Moreover, those higher rates are going to be applied to a larger tax base. Under proposals put forward by the President and/or the Chairman of the House Ways and Means Committee, the business tax base will be broadened by eliminating or restricting deferral, LIFO accounting, Section 199 deductions, and many other deductions used by business.
Finally, the President’s budget proposes to reinstate the old PEP and Pease rules. These rules phased out the personal exemptions and capped itemized deductions, respectively. Their net impact is to raise the base on which tax rates apply and would increase the number of taxpayers subject to the top two rates, including those who are small business owners.
So the cumulative result of these proposals would be to dramatically raise both the tax rate and tax base for a large percentage of business income earned in the United States. There’s no way to minimize the negative effect of that.
Obama Budget Limits LIFO
Speaking of base broadening, the budget outlined last week by the Obama Administration calls for repealing LIFO. Exactly how he would structure this repeal is unclear — the only reference to the policy is back in the revenue tables.
According to the revenue score, the proposal would increase tax collections by $61 billion beginning in 2012, or just about half of the projected tax increase from the provision included in the 2007 Rangel “Mother of All Tax Bills” legislation ($105 billion).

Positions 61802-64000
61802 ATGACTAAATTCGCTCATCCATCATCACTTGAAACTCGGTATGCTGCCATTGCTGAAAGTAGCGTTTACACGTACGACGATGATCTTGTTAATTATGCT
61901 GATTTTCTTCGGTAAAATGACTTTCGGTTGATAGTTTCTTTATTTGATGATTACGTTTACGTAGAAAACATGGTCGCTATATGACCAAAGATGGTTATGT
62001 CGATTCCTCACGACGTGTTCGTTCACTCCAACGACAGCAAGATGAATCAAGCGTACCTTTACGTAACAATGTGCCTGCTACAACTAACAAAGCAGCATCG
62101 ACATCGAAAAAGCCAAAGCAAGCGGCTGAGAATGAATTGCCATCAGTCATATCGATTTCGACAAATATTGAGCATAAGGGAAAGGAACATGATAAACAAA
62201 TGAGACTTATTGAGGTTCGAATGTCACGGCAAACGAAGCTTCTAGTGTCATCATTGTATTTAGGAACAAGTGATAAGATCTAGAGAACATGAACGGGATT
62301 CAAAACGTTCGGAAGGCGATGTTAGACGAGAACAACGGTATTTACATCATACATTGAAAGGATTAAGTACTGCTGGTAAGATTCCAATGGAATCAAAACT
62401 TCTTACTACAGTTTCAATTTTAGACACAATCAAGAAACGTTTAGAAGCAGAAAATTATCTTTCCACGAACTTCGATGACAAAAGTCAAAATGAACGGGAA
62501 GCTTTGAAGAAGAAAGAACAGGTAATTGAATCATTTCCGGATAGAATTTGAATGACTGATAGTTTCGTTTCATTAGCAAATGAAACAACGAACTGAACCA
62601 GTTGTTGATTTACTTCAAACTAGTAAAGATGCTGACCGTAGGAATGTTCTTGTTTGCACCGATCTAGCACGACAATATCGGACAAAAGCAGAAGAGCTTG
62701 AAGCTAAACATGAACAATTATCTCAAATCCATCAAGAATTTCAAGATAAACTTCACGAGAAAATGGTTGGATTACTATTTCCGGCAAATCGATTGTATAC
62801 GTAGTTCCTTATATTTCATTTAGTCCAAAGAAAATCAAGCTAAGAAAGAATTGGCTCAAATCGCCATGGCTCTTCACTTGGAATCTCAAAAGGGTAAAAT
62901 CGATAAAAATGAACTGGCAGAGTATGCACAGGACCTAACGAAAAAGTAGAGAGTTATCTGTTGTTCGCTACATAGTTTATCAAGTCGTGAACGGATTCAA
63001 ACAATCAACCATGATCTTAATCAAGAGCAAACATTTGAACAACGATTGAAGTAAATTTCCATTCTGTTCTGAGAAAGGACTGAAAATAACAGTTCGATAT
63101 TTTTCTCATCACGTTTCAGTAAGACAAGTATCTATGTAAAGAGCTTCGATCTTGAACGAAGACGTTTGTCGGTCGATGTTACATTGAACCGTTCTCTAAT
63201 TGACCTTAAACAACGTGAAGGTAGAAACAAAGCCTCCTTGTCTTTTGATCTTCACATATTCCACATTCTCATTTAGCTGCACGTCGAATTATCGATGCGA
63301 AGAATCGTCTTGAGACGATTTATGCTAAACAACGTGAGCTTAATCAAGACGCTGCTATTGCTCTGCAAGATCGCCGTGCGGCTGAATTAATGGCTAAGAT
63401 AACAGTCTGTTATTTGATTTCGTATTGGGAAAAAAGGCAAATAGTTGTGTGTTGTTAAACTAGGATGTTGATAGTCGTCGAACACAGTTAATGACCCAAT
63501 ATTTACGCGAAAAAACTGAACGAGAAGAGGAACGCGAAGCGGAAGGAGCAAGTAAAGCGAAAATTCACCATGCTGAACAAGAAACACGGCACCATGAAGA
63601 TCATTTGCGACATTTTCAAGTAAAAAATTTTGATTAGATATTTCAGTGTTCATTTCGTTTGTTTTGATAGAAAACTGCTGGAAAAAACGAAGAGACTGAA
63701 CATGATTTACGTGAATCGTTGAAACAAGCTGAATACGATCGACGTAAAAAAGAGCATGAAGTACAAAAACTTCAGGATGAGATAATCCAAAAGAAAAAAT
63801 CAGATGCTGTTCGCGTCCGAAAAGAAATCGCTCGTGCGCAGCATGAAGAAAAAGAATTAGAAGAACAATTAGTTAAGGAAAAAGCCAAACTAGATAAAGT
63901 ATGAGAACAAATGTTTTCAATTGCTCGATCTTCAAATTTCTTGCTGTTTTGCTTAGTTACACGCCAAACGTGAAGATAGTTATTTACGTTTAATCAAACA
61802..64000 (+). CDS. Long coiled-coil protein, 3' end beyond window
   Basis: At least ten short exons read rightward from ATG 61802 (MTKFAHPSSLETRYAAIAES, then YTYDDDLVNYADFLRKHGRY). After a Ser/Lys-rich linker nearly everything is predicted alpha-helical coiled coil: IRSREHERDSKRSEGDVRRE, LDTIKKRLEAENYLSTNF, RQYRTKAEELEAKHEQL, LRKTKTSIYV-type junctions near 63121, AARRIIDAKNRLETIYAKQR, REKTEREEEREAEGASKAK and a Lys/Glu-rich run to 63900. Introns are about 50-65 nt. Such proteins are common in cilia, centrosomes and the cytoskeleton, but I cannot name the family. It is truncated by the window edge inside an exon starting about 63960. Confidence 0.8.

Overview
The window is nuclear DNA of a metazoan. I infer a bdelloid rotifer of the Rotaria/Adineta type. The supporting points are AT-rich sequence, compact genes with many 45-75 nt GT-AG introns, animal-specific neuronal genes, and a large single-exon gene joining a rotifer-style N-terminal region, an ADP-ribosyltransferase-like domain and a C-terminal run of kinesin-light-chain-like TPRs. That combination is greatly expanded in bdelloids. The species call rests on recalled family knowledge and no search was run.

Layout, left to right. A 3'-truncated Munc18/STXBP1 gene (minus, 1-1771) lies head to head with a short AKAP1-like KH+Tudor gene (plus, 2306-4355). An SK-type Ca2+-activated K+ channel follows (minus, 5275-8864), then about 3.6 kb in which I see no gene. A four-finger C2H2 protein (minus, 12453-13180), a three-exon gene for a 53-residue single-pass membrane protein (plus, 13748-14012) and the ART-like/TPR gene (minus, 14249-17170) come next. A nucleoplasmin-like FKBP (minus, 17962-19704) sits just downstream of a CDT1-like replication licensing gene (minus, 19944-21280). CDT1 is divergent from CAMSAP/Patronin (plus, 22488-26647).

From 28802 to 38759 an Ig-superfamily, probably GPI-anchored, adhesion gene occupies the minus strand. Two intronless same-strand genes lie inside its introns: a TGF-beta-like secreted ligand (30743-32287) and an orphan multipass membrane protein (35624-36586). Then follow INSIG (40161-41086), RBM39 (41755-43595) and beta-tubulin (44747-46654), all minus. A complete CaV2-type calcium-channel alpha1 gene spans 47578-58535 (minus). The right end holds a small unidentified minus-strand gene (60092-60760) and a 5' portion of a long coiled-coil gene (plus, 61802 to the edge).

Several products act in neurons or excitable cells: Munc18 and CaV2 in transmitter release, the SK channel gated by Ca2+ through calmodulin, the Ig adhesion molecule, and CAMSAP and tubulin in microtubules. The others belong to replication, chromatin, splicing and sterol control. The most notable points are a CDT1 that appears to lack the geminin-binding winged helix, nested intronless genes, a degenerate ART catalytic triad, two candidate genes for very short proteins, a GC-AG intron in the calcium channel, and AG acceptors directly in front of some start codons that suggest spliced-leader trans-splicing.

The Rangel provision applied to all businesses — large and small — using LIFO inventory accounting rules and gave them an eight year period to pay taxes on their accumulated LIFO reserves. (Keep in mind, repealing LIFO is a double whammy for LIFO businesses — their annual taxes go up moving forward but they are also on the hook to pay back-taxes on their accumulated LIFO reserves.)
Until the Treasury Department issues its “Blue Book” to describe all the tax provisions in the Administration’s budget, we won’t know for sure how the Obama repeal differs from the Rangel repeal. They might have limited the change to publicly-held companies, or eliminated the retroactive tax on LIFO reserves.
At this point, however, such differences are meaningless, since whatever President Obama proposes will have to go through Chairman Rangel’s committee anyway.
The headline here, which should be noted by every LIFO business and their accountants, is that the President of the United States, the Chairman of the Ways and Means Committee, the Securities and Exchange Commission, the Financial Standards Accounting Board, and the Joint Committee on Taxation have all weighed in recently against LIFO in one form or another.